scientific predictions (of varying amounts of time in advance) of the development of a process occurring in a river, lake, or reservoir.
According to the character of the elements of the regimen being forecast, hydrologic forecasts are divided into water forecasts and ice forecasts. Water forecasts predict the volume of seasonal and flood runoff, maximum discharges of water and high-water or flood levels, average water discharges for various calendar periods, and the time of the maximum high-water level. Ice forecasts predict the times of breakup and freezing over of rivers, lakes, and reservoirs and the thickness of ice. Hydrologic forecasts may be short-range—for a period of up to 15 days—and long-range—for a period of 15 days to several months in advance. In terms of their purpose, distinctions are drawn between forecasts for hydroelectric power (inflow of water into the reservoirs of hydroelectric stations), for water transportation (forecasts of the water level on navigable rivers), and for irrigation (fore-casts of river runoff during the growing period). Hydrologic forecasting is one of the principal divisions of applied hydrology.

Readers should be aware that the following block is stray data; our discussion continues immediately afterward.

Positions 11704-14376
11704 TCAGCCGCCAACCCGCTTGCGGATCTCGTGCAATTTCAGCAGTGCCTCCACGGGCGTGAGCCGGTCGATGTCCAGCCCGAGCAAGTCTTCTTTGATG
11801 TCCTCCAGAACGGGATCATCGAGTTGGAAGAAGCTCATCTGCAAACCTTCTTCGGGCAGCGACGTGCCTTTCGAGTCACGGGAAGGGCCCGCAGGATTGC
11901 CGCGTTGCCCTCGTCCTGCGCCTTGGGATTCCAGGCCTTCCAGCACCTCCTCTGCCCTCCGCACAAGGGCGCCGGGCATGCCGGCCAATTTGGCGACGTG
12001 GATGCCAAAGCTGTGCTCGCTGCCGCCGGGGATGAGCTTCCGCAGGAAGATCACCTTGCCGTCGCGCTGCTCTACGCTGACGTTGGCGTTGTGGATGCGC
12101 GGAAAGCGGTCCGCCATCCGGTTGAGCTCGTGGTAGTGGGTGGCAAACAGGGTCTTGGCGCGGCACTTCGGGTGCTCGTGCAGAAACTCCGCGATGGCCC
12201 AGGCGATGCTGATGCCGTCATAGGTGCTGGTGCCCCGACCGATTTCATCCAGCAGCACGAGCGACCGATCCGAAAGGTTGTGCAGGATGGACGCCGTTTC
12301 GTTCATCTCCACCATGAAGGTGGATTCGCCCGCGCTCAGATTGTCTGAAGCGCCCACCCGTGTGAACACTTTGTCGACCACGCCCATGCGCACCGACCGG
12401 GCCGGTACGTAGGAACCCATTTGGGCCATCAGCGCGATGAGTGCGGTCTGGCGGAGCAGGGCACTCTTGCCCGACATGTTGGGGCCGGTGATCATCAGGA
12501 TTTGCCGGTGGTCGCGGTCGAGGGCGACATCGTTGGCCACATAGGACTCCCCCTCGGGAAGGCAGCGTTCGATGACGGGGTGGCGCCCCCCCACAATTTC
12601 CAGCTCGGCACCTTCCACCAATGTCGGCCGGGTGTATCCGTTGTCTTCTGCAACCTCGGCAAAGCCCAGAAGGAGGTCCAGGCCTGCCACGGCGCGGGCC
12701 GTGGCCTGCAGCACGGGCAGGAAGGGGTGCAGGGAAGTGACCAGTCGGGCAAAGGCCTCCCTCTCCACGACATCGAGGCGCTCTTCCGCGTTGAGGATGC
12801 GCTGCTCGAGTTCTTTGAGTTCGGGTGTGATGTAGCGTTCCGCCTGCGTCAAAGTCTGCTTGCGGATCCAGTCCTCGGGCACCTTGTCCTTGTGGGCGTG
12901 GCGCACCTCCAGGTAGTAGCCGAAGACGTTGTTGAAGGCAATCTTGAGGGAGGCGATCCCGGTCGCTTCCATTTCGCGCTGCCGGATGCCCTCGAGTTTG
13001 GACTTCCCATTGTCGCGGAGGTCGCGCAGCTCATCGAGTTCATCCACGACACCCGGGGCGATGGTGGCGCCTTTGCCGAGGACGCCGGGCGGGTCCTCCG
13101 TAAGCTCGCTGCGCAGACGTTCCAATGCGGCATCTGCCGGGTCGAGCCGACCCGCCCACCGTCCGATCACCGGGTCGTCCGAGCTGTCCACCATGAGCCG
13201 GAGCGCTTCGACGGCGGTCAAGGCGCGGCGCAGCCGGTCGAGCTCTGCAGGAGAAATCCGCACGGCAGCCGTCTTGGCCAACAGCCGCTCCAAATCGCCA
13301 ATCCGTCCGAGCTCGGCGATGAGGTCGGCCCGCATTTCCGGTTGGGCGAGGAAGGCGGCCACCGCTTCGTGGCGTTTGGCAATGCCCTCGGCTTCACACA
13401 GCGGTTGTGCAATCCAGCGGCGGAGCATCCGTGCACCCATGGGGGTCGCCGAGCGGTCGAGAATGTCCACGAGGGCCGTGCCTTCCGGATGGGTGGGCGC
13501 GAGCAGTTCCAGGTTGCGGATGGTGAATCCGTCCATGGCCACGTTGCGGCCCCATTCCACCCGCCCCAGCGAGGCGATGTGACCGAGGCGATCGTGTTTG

A. I. CHEBOTAREV